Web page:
Read this extract of an investigation into Story Homes’ Strawberry Grange development – and if you want the full story buy Issue 5 of The Cockermouth Curiosity on sale now! To read this and more fascinating articles like this buy The Cockermouth Curiosity at the Moon & Sixpence, Sarah’s, Shills, JBBanks Ironmongers, The Trout Hotel, Percy House Gallery, Limelighting, Lorton Village Shop, and in Great Broughton, the Bakehouse and Post Office.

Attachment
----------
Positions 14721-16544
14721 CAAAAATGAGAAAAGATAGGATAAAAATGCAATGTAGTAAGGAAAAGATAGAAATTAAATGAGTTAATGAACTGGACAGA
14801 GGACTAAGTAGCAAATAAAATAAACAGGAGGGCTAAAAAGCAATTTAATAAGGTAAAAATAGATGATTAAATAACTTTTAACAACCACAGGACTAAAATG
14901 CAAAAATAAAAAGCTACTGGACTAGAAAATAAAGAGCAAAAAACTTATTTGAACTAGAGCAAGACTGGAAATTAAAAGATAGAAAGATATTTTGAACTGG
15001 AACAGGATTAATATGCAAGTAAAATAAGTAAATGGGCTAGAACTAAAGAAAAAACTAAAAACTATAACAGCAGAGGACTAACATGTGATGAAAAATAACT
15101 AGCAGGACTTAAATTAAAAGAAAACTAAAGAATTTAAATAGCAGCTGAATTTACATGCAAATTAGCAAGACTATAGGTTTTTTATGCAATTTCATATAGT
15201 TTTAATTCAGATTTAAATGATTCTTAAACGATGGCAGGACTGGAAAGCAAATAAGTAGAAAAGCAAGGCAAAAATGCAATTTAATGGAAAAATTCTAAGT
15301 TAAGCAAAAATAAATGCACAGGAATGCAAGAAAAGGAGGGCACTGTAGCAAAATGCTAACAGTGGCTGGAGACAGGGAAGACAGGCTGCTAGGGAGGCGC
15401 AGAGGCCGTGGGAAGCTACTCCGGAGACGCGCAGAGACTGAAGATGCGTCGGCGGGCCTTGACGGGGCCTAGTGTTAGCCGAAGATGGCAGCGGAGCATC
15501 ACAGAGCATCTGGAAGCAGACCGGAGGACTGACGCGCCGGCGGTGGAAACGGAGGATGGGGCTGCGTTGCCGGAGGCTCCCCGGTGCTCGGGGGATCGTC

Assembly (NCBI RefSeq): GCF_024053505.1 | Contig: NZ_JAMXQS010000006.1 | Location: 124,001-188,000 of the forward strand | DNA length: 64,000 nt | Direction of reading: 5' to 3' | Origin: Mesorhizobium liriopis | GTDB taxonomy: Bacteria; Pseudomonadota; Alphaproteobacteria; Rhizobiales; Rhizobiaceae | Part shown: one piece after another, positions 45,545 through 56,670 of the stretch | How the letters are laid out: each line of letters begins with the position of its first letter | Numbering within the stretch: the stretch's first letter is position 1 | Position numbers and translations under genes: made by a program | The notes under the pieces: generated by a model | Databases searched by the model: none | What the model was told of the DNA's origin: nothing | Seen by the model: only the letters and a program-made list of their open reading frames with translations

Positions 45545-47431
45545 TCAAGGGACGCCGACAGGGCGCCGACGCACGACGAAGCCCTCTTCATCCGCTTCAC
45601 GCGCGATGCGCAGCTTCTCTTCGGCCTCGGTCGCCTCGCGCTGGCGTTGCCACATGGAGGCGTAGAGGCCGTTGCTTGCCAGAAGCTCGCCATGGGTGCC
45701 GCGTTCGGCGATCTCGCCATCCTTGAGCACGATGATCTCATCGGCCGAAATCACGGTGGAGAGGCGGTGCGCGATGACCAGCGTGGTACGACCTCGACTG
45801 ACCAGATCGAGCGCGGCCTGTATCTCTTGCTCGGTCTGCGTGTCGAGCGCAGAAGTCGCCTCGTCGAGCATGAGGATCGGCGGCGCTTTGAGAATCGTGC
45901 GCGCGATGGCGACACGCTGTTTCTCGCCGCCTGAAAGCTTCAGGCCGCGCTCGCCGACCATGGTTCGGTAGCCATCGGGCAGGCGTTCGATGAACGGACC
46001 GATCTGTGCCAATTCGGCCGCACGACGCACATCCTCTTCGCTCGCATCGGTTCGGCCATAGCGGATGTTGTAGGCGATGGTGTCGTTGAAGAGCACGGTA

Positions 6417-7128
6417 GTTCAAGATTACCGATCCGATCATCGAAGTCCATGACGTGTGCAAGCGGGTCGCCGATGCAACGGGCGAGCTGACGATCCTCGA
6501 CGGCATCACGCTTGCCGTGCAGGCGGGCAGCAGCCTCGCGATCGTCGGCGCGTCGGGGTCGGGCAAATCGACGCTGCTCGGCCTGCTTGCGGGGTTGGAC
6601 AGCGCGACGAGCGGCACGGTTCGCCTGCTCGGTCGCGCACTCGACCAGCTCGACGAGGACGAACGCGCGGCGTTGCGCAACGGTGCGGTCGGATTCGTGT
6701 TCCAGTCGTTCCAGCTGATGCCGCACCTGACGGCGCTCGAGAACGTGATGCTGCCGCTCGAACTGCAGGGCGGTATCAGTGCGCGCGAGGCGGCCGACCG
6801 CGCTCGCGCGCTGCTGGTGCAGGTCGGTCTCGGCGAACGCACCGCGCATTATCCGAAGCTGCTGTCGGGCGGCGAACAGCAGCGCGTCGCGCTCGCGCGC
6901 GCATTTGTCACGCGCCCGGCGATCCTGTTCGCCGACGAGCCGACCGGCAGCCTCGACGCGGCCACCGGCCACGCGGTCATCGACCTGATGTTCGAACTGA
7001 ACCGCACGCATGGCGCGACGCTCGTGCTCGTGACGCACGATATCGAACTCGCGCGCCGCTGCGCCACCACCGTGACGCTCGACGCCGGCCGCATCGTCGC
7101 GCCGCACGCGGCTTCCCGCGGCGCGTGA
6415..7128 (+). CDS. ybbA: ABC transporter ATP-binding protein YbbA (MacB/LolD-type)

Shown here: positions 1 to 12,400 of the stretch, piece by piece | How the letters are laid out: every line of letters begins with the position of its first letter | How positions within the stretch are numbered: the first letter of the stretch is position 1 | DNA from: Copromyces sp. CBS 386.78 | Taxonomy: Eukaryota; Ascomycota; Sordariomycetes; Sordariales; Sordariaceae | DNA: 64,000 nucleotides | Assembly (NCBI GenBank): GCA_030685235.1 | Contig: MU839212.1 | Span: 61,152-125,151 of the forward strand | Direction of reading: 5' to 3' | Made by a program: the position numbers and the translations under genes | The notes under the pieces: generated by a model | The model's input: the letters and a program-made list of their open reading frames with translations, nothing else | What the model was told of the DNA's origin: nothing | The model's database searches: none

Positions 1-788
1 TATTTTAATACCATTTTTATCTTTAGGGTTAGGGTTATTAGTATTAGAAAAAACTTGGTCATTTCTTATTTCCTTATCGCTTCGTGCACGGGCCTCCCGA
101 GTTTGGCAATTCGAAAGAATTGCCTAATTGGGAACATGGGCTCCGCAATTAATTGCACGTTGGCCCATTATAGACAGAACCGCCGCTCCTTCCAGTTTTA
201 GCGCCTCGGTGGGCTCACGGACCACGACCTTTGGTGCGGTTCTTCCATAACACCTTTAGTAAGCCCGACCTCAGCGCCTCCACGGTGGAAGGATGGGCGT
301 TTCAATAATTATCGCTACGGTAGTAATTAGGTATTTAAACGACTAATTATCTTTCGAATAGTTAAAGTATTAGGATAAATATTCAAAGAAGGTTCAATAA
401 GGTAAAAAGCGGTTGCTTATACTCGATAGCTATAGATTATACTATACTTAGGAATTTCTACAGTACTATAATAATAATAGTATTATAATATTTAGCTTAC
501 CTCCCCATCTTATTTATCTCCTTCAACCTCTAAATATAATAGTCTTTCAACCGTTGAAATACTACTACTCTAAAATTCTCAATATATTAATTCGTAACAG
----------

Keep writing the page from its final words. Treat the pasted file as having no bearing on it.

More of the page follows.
The site is magnificent. The first phase of Story Homes’ development at Strawberry Grange commands lovely views south to the North Lakes peaks. The houses are close to Cockermouth’s renowned specialist shops, cafes and restaurants. On the face of things the plot is an estate agent’s dream. A visitor might worry that the new estate is bisected by a deep gorge. But on a sunny day the small stream gurgling at the bottom of the valley seems innocent enough. Also, the salesman reassuringly says the space will be kept as a lovely “Blue Corridor” for recreation, not residence. Story Homes is building 96 dwellings in phase one of the project. And it has just applied for permission to build 224 more in the second phase on a noticeably higher plot. Allerdale Borough Council is expected to give its decision by July. So it’s a good time to reflect on why Strawberry Grange has become one of the most passionately-opposed building projects ever launched in Cumbria. Campaigners led by Cockermouth author Judy Whiteside have written formally to Communities Secretary Sajid Javid MP demanding he scrap phase two, because it would “significantly increase flooding in the town.” No fewer than 875 households – more than one in 10 residents of Cockermouth – have objected to the project. The reason for concern is no mystery. Catastrophic floods in 2009 left 1,400 people homeless for months after the fast-flowing Derwent and Cocker Rivers burst their banks submerging Main Street below 8 feet of water. A second flood in 2015 saw water levels reach 4.5 feet. That time an estimated 700 homes and businesses were washed out despite the installation of a £4.4 million self-raising flood barrier system part-funded by residents. Yet promised Environment Agency works to mitigate future devastation have hardly got off the drawing board. Naturally residents want to stop developments that might cause a repeat. Many were mystified when in December 2014 Allerdale approved the first phase of Strawberry Grange. The reason is the thing the salesmen call the “Blue Corridor” is actually a Level 2 Flood Zone, “normally” expected to flood between once a century and once in a thousand years.